So this phase can last anything from 10 to 23 days, with an average of 15 days and the length of this phase will determine the length of your complete cycle. Since the follicular phase is variable, it means your ovulation can shift from cycle to cycle. As opposed to the luteal phase, which will mostly be the same length.
So after bleeding stops, a new cycle begins and an you may experience a sense of hope and excitement. Follicles are rapidly growing and producing estrogen, and your body prepares for ovulation. Most women report this as their best time, feeling really healthy and confident. You may notice increased energy, your skin may be improving and your libido may start to rise.
Important to note here, is that this will be the case if your hormones are in a healthy, balanced cycle.
Many women suffer from hormonal imbalance, and may not experience the benefits of this phase. So if you feel like your menstrual is one long PMS phase, it’s probably time to start doing some investigations and listening to those messages that your body is trying to give to you.
After this phase, you’ll move into ovulation. Which is …. The MAIN EVENT of your menstrual cycle.
Ovulation will only last for one day and this is when one of the ovaries will burst open and release a tiny egg and the fallopian tube will start to prepare for creating a baby!
This is also when estrogen levels will peak.
Now, if you are any form of hormonal contraception, you will not ovulate. Because contraception is intended to prevent ovulation right.
So you’ll miss all the benefits of this phase.
If you want to understand more about why it is critical that you ovulate during each and every cycle, please listen to Episode 6, but in short, if you don’t ovulate, you don’t produce progesterone.
And progesterone is the almost magical hormone that you definitely want more of.
It is our natural anti-depressant and anti-anxiety hormone and it will help you sleep better and make your skin glow.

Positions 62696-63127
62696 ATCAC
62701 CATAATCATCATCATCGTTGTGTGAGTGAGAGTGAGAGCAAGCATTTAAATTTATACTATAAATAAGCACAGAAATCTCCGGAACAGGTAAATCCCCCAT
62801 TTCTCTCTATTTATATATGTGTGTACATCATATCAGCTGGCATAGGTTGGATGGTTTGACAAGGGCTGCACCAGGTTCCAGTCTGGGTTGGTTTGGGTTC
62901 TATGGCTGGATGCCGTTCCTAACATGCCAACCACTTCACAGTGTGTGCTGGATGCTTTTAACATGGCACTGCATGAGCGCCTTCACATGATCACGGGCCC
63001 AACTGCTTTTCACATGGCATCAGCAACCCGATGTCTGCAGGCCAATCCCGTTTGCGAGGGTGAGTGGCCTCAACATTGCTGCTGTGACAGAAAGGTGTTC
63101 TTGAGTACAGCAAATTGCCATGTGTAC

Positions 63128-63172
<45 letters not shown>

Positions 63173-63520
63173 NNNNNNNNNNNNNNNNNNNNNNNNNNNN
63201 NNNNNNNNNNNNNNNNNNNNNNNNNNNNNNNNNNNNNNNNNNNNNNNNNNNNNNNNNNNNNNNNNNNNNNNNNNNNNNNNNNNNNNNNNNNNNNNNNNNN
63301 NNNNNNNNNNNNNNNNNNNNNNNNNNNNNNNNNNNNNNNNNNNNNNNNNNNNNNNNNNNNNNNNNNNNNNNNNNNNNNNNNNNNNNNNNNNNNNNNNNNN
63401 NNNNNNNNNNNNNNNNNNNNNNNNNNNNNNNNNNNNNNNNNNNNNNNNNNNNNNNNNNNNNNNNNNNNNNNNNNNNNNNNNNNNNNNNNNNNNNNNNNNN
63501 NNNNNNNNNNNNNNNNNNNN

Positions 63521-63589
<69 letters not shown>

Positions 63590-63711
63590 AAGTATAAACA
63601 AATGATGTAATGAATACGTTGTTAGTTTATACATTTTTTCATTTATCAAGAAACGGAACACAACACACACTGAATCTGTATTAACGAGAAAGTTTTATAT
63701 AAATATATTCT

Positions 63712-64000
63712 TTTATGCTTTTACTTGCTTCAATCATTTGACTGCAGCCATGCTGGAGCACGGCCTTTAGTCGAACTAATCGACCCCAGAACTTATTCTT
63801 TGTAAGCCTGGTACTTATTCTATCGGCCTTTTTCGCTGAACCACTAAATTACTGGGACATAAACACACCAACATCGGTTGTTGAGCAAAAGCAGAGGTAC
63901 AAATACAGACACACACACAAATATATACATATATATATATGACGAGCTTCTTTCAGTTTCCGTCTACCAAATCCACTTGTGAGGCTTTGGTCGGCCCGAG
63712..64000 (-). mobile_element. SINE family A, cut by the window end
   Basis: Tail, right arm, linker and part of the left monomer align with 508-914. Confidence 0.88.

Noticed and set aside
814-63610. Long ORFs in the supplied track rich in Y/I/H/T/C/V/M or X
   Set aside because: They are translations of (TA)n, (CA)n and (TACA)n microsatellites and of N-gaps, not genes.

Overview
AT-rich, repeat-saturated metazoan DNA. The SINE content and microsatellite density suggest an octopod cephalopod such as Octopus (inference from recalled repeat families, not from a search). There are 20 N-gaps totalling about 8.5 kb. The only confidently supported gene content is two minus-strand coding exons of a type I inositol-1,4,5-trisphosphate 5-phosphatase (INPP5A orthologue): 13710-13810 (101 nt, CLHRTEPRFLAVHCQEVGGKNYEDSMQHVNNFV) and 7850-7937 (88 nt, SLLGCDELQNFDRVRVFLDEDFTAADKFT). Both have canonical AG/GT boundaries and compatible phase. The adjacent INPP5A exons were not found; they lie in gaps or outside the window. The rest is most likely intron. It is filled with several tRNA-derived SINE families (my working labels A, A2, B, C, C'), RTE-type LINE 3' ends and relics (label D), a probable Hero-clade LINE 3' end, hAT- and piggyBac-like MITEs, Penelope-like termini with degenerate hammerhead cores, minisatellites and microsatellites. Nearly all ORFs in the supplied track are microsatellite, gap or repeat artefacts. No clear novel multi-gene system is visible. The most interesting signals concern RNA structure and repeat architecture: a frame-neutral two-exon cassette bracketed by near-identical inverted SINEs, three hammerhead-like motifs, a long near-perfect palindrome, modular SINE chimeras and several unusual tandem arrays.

So make sure you listen to Episode 6 to learn more about progesterone.
During this phase you’ll have high energy levels, your libido should be at it’s highest and you’ll experience more creative energy too.
Then, you’ll move into the Luteal phase, which is when the follicle that released the egg during ovulation, will develop into a small yellow cyst that will temporarily act like a gland that will produce progesterone. And this causes the uterine lining to grow thicker to get ready for implantation of a fertilized egg.
For me personally, the first half of the luteal phase is still great in terms of energy, creativity and overall wellness. But as you move into the second half of this phase, when progesterone levels are getting really high, you may start experiencing those typical PMS symptoms such as mood changes, headaches, acne, bloating and breast tenderness.
A normal luteal phase can last anywhere from 11 to 17 days, but in most women, this will be 12-14 days. The length of your luteal phase shouldn’t change as you age. But your progesterone levels during this phase may drop as you get closer to menopause.
During this phase, your energy will shift from being creative and outgoing to sombre and introspective.
This can be likened to autumn, when there is a certain calmness and almost low mood due to summer ending.